Texas Music

James McMurtry's 10 Best Songs

Decades from now, when social anthropologists look back on which musicians most accurately and articulately captured the plight of the dwindling American middle class in the late 20th and early 21st centuries, they'll surely home in on the brilliant Austin songwriter James McMurtry. Rivaled only by Jason Isbell in his ability to construct compelling tales of small-town pathos without sounding patronizing, McMurtry doesn't exploit his characters or paint them in overly dour strokes; even his meth-heads have a good time here and there.

But off-the-grid life isn't an excuse for McMurtry to sing about lakefront bonfires and Daisy Dukes. Such backwoods blowouts are the stuff of Music Row fiction, filled with trucks, cans (both containing beer and affixed to chests) and one-night stands. Yet for as flawed as the protagonists in his songs can be, you'd still much rather spend time with them than the buff bros and babes by the beach.

REWIND: James McMurtry Knows What Works by Now

In February, McMurtry will release his first studio album since 2008Complicated Game. "Carlisle's Haul" and "Copper Canteen," a pair of tracks he's been road-testing for awhile, make it clear that McMurtry hasn't lost his touch. But in his 25-plus-year career, these ten tunes (okay, 11) are arguably his finest:

10. "Childish Things" & "Just Us Kids" The biggest cop-out in compiling a top 10 list for a prolific artist is to begin with a tie for 10th. But these two songs, the title tracks of McMurtry's previous two studio albums, are so thematically linked that it seems acceptable to fudge a little.

In the latter, McMurtry's narrator wakes up to realize he's well into middle age and still acting like a teenage yahoo, while the former grudgingly accepts the inevitability of maturation and the responsibilities that come with it.

9. "Out Here in the Middle" The flyover states have several distinct advantages, as McMurtry articulates here. But they'd be a whole lot better if his lover were there to experience it all with him.

8. "Gulf Road" Heartbreaking, gorgeous and languidly paced, this is the rare McMurtry tune that eschews dry wit for a heavy shot of sincerity.

7. "Iolanthe" One of McMurtry's groovier numbers, the title itself is a reminder of how erudite he is. As both his father (Larry) and son (Curtis) exhibit as well, the shrewdest of genes sometimes wear jeans.

6. "Restless" By his own admission, this is McMurtry's most effective live number, an infinitely relatable, bouncy yarn about how tough it is for two people to truly connect.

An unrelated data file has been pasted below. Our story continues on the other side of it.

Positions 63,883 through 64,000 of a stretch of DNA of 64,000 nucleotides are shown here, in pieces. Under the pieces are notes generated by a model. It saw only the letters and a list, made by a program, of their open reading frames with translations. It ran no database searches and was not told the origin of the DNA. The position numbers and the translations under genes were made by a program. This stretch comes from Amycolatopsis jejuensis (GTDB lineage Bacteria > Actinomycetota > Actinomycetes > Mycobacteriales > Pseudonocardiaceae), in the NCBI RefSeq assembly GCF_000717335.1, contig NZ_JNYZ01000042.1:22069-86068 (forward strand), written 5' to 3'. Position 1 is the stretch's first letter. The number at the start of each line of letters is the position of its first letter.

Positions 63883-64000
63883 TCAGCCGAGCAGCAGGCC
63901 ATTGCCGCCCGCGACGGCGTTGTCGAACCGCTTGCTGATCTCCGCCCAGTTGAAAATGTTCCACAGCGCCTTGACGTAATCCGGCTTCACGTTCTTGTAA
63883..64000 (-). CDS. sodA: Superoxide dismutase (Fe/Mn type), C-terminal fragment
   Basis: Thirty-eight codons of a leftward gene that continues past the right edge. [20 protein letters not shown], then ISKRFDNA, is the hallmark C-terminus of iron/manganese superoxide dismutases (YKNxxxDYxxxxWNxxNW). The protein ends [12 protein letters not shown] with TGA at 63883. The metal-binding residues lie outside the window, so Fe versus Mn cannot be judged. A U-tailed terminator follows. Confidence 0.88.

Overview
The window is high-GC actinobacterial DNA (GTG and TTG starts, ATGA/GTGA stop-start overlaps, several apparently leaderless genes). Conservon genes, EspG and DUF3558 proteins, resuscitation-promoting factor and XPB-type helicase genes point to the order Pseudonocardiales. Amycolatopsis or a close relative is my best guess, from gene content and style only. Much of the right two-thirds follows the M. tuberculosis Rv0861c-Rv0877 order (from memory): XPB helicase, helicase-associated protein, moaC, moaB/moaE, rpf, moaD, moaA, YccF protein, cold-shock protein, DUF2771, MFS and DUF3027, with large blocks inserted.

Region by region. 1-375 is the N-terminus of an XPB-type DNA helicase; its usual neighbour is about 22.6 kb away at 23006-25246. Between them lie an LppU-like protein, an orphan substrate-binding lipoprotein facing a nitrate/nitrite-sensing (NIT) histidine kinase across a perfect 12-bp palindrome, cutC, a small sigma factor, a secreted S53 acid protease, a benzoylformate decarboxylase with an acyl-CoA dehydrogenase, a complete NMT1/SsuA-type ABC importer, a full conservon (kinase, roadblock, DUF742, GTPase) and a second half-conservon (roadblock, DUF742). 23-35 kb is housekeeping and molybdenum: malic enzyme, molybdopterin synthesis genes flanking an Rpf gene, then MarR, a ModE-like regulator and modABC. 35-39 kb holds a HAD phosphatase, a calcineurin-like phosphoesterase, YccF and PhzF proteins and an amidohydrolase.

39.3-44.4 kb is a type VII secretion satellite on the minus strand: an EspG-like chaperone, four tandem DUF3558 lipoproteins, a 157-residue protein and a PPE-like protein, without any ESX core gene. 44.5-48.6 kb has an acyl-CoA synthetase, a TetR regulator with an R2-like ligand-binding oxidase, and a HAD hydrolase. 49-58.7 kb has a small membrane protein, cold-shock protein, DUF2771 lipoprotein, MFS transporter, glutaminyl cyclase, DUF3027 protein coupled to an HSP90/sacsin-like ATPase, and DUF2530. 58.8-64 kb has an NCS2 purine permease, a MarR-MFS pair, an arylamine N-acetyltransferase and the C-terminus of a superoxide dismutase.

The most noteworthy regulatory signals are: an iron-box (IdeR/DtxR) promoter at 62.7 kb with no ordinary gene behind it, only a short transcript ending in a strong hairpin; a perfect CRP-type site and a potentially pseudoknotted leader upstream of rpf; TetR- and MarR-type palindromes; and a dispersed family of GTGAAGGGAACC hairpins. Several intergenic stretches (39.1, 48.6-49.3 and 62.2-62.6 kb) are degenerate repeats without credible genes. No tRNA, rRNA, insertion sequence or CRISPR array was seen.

5. "Peter Pan" Of a piece with "Just Us Kids," this tune grounds the fairy tale about a boy who doesn't want to grow up in a hell-raiser's reality. "I guess I really did it this time, mom" is something everybody's said at one time or another. Here, it's the featured fuckup's default gear.

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4. "We Can't Make It Here" While this track was released during George W. Bush's presidency (McMurtry attended boarding school in Virginia with his younger brother), the seeds for it were sown during the Clinton years, when free trade shipped scores of middle-class jobs to cheaper foreign shores. Virtually every other line makes you tingle with anger and determination, and it's the rare protest song that never seems dated.

3. "Broken Bed" McMurtry is known for being a brilliant lyricist whose melodies function mainly as vessels for his words, but this track--about a relationship that's past its breaking point -- is as infectious, simple and danceable as they come.

2. "St. Mary of the Woods" The complex title track off McMurtry's best album speaks to the frustration of not being able to eclipse a certain level of notoriety. But the highlight here is McMurtry's intricate picking amidst several instrumental buildups; as his Austin Continental Club gig-mate Jon Dee Graham says, "He's a monster guitar player."

1. "Choctaw Bingo" "I write what I see through the windshield," says McMurtry, and he's not kidding. At the root of his songwriting prowess is a keen eye for detail, and no song -- by anyone, really -- is more representative of the fruits of such an approach as this Midwestern meth-head masterpiece, which Graham regards as "architecturally amazing."


"No More Buffalo" "Hurricane Party" "Ruby & Carlos" "Lights of Cheyenne"  "Red Dress"  "Charlemagne's Home Town"  "Six-Year Drought"  "Levelland"  "Rachel's Song"  "Where'd You Hide the Body"

James McMurtry plays two sets (7 and 9:30 p.m.) Saturday night at McGonigel's Mucky Duck, 2425 Norfolk. See mcgonigels.com for ticket information.


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Mike Seely
Contact: Mike Seely